Water reuse for different purposes is aligned with good water practices, especially in the case of water intensive sectors, such as agriculture and the industry. Nonetheless, the presence of newly emerged contaminants inserts the need for more strict water treatment to protect the quality of the water being used in these sectors.
These “Contaminants of Emerging Concern” (CECs) pose an unbearable burden on our conventional water treatment systems, which are now considered inefficient in removing these novel pollutants. The situation rings an alert signal for us to start moving towards new water treatment technologies capable of preventing irreversible damages in the environment and quite possibly in future human health.
Pharmaceuticals and their increased use in a world with increasing population is a good example of CECs.
Pharmaceuticals and the Environment
CECs possess physicochemical properties that allow them, their parent compounds, or their degraded derivatives to persist in the environment for some time, depending on their biodegradability. For this reason, addressing these contaminants as special substances is vital to remove them from effluents. The good news is, we already have the means to face the challenge and protect our freshwater sources.
Some studies targeting the effects of pharmaceuticals on the environment, have reached interesting results. Substances such as Carbamazepine, Valporic acid, Pheytoin, Diazepan, and Lamotrigine in agriculture irrigation water were found to induce accumulation of stress-related proteins in plants’ leaves and roots tissues, to avoid metabolic modifications and restore homeostasis.
How Do Pharmaceuticals Enter Water Bodies?
Unimaginable amounts of pharmaceuticals enter the environment each year. Around 836 ton of acetylsalicylic acid, 622 ton of paracetamol, 517 ton of metformin, 345 ton of ibuprofen, 88 ton of carbamazepine were found in Germany’s water bodies, and about 35 ton of naproxen was observed in England’s in 2001. Some like acetylsalicylic acid, and diclofenac were found at concentrations of 0.22 and 3.02 mg/L respectively in Germany, Canada, Brazil, Greece and France water bodies. These figures are only a starting point to illustrate what the current situation could be nowadays.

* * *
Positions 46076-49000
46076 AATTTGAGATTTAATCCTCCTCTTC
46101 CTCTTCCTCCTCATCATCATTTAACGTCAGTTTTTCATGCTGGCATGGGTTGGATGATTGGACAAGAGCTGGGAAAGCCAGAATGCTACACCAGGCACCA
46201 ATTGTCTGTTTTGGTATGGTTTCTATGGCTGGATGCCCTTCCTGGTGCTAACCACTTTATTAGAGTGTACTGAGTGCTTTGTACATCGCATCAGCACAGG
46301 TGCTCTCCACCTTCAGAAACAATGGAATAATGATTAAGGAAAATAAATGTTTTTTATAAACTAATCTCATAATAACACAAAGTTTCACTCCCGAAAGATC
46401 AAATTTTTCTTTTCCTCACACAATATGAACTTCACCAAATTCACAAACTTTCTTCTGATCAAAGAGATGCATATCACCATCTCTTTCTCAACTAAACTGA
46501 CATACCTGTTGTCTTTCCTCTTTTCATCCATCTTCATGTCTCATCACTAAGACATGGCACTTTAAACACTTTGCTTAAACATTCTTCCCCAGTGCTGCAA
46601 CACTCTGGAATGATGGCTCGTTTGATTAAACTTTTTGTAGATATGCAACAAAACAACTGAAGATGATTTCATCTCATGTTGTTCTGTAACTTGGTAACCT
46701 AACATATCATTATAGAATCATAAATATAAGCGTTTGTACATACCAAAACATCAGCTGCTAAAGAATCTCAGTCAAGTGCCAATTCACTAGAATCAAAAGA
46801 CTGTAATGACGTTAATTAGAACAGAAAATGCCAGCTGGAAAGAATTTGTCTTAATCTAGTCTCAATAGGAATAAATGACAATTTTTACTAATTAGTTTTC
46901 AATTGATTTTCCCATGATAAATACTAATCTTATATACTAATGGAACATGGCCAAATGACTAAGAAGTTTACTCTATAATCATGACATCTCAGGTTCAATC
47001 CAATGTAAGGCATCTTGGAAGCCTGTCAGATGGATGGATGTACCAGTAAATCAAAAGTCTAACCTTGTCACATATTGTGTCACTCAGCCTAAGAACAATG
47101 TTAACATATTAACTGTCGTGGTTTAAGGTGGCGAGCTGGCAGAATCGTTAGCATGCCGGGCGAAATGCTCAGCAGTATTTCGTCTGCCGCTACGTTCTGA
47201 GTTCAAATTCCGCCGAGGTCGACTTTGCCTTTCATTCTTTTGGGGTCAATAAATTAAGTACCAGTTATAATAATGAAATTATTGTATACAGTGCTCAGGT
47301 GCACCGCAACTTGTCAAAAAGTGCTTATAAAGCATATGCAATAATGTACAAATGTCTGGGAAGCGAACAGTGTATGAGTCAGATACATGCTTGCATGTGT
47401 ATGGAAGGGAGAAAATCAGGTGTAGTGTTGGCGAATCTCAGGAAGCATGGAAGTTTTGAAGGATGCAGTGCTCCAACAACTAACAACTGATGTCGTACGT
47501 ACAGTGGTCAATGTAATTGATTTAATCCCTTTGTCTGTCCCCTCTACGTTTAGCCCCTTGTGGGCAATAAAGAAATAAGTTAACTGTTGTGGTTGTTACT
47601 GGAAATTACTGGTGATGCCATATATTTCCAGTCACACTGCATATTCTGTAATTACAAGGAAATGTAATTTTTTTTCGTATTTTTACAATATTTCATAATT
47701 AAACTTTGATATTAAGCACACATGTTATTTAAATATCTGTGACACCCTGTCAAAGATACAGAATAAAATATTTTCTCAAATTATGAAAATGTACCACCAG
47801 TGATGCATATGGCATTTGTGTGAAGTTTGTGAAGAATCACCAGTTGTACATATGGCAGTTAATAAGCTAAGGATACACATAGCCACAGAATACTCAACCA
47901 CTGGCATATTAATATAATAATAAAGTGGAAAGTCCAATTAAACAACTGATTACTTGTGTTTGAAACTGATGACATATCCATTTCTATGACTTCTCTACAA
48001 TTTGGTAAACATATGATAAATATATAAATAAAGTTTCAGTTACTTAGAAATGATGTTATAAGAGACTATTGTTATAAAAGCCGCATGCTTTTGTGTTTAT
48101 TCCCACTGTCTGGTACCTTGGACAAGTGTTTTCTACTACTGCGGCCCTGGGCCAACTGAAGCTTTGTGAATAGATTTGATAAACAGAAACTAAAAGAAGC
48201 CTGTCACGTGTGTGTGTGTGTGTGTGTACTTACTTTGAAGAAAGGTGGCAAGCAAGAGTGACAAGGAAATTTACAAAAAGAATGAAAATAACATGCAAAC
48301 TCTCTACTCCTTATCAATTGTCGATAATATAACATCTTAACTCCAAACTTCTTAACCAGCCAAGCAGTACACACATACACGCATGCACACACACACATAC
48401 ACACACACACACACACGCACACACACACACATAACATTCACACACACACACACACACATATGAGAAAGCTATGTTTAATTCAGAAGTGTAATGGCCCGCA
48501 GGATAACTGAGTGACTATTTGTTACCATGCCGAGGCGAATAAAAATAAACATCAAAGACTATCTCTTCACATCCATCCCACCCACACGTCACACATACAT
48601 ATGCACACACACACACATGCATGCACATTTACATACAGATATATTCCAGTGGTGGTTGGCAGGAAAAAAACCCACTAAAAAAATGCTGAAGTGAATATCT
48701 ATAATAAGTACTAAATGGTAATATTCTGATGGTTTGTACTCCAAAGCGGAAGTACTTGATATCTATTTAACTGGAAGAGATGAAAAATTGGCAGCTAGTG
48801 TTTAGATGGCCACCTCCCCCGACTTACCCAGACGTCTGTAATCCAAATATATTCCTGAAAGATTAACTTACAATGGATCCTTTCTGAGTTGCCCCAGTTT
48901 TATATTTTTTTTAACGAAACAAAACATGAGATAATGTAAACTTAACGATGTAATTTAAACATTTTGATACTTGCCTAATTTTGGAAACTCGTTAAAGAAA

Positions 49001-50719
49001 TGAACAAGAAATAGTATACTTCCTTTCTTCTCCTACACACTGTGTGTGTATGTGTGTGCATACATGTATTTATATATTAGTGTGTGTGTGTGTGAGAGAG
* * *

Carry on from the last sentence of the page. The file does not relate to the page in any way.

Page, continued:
These drugs are not always completely metabolized, and their residues are excreted through defecation or urinary systems of humans and animals, as unchanged form and at significant concentration levels. This is indeed one of their ways to enter water bodies, but they also come from poorly treated or untreated wastewater effluents by domestic treatment plants, pharma industries, hospitals and agricultural runoff, like shown in Figure 1.
As seen, pharmaceuticals can easily enter our water bodies. Even by inappropriate disposal practices, such as flushing unwanted drugs down toilets and sinks, and discarding them into household waste. This points to us also being able to play our role by thinking twice before getting rid of them and instead disposing them in a safe way.
Pharmaceuticals In Water and Human Risks
Table 1 shows some CECs, their application and their possible consequences in human health with as their concentration increase in water bodies.
Some studies report the incidence of mental retardation, physical abnormalities, cancers and reproductive problems as consequences to human health. It has also been found to lower agricultural productivity as well as livestock and fish death. However, it seems like there is still time to get hands on the problem before it reaches a point of irreversible consequences.